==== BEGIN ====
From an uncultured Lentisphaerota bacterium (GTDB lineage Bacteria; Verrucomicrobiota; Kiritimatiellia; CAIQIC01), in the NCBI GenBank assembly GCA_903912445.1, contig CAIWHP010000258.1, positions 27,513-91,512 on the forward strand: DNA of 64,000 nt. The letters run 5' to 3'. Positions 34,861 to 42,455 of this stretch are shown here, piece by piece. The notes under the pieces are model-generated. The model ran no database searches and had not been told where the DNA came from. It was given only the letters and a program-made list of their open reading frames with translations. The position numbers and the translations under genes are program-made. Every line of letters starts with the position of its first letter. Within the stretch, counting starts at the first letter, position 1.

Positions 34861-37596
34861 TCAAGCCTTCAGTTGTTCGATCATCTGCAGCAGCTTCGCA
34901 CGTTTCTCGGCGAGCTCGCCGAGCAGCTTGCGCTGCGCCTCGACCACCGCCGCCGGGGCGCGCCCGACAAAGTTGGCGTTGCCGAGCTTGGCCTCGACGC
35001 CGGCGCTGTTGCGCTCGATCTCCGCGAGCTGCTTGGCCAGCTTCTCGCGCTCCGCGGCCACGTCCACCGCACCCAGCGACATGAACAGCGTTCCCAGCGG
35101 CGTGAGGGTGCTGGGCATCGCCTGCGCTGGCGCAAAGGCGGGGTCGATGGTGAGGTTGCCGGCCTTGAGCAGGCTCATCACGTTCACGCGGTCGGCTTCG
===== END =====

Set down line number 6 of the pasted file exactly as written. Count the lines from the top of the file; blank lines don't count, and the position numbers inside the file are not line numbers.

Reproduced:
35101 CGTGAGGGTGCTGGGCATCGCCTGCGCTGGCGCAAAGGCGGGGTCGATGGTGAGGTTGCCGGCCTTGAGCAGGCTCATCACGTTCACGCGGTCGGCTTCG